Much confusion about injury can arise at harvest given the four types of late season injury that can occur to fruit. These are:

* Stink bug injury of three different species (Green, Brown and Brown Marmarated stink bugs)
A discolored depression.
Always a ‘sting’ site in the center of the depression.
Upon slicing, corking up to the skin surface.
* Hail injury during the season
A discolored depression.
Never a ‘sting’ site in the center of the depression.
Upon slicing, corking up to the skin surface.
* Bitter pit from calcium deficiency requiring applications throughout the season
A discolored depression.
Never a ‘sting’ site in the center of the depression.
Upon slicing, corking separated from the skin surface.
* Apple maggot from oviposition or egg laying site or ‘sting’ in fruit surface
Sometimes a depression. Most often only slight discoloration.
Always a ‘sting’ site in the center of the depression.
Upon slicing, no corking BUT soft, oxidized fruit flesh, often with tunneling well into the fruit.
Sting larger then SB feeding site, and always easy to see.
Cutting directly beneath the sting will give rise to juice seeping up from the egg laying sting.

See images related to injury below.

Trapping efforts throughout the Hudson Valley have documented the presence of brown marmorated stink bug since late April. However, its presence in border trees or even in traps has not, up until late August, been a sign of BMSB presence in orchards causing feeding damage. Ths BMSB has recently begun movement into orchards to intensively feed, stocking up on reserves needed to successfully overwinter. In orchards throughout the Hudson Valley we’ve captured what we would consider the ‘Provisional Threshold’ numbers of adult BMSB in pheromone trap captures over the course of the past two weeks. First threshold as of 11th of September and continued populations above the 10 adult per trap threshold, sprayed prior to trap reset with an effective insecticide.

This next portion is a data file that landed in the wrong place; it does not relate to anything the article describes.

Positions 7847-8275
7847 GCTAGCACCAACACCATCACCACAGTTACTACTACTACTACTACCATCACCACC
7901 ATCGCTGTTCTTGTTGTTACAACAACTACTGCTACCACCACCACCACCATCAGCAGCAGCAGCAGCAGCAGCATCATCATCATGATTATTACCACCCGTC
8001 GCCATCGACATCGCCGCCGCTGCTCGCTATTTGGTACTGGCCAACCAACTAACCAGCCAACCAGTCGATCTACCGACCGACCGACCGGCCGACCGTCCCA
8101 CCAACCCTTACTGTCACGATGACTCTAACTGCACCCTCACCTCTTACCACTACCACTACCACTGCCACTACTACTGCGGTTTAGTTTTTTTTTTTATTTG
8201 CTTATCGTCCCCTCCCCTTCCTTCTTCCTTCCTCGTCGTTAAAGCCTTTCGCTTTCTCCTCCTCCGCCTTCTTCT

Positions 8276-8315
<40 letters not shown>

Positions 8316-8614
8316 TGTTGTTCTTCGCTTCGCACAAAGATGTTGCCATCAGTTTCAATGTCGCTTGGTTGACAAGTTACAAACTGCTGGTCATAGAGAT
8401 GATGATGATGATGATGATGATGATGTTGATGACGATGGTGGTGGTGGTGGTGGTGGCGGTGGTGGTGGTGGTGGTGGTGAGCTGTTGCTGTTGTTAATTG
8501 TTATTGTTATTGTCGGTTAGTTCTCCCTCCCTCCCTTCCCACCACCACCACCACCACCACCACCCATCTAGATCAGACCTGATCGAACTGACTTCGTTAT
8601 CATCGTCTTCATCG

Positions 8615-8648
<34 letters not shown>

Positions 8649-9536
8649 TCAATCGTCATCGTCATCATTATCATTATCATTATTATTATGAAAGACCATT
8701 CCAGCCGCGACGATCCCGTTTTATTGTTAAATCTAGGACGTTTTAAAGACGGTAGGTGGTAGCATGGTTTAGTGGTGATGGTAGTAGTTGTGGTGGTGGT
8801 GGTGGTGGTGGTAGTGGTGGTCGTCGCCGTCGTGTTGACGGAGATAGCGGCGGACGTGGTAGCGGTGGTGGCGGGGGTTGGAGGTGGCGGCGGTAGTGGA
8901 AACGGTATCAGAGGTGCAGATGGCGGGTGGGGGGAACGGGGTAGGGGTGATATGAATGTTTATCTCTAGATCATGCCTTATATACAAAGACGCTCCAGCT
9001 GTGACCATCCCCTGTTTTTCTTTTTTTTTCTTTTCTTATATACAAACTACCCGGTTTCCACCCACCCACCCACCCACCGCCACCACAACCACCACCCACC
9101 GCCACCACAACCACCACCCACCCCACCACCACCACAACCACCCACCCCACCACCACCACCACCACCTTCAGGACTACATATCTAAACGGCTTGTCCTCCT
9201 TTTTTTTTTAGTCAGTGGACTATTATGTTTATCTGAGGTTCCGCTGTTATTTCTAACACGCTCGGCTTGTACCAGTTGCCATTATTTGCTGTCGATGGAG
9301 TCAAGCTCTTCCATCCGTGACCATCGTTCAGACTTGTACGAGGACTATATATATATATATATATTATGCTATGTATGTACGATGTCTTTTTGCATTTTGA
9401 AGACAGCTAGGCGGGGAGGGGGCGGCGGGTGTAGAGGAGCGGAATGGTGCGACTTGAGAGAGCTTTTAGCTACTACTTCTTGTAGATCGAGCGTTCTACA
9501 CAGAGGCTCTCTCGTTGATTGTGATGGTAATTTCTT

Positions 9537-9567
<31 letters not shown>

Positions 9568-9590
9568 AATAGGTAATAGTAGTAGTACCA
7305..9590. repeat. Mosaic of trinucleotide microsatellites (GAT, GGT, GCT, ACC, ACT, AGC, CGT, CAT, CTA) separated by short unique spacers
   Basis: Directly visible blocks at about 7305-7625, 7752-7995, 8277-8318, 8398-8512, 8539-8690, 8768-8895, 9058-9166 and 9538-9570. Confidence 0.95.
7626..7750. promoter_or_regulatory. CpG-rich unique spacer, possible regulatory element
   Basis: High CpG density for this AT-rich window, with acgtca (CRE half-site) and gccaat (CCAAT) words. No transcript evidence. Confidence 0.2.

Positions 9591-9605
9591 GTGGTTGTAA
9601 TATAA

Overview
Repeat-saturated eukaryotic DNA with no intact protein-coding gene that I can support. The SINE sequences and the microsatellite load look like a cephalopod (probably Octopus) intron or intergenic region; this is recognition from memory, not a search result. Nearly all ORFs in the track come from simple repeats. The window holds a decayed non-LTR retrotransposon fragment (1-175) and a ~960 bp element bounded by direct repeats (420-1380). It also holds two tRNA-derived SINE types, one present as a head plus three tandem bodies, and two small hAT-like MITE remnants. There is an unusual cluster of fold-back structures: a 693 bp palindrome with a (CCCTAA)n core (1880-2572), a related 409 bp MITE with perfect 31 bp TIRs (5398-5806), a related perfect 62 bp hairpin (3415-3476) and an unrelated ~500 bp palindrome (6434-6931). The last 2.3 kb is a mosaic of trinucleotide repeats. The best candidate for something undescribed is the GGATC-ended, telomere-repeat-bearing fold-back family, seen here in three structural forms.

Indications of stink bug presence can be observed in the presence of live SB in fruit clusters and harvested bins with examples of fruit injury of varieties remaining on the trees as is shown in the photos below. Control measures should be taken if this type of fruit injury is being observed. Very few insecticides are very effective against this insect complex with regards to residual efficacy. Those listed below are labeled for use against BMSB in NY and represent the best of university and USDA bioassay tested insecticides that will help to reduce the injury and increase mortality of the population. Consider using a non-ionic surfactant to increase penetration of the active ingredients. However, a tight schedule of no less than 7 days should be made if new fruit damage and stink bug adults continue.

Bitter Pit on Jonagold, August 2012

Bitter Pit on Jonagold, August 2012

Severe BMSB feeding injury to Pink Lady

Severe BMSB feeding injury to Pink Lady

Multiple stink bug  feeding  punctures with discolored depression and corking to skin surface.

Multiple stink bug feeding punctures with discolored depression and corking to skin surface.

Hail injured Stayman fruit with discolored depression, shallow corking to skin surface; No feeding puncture

Hail injured Stayman fruit with discolored depression, shallow corking to skin surface; No feeding puncture

Comparison of bitter pit and stink bug injury

Comparison of bitter pit and stink bug injury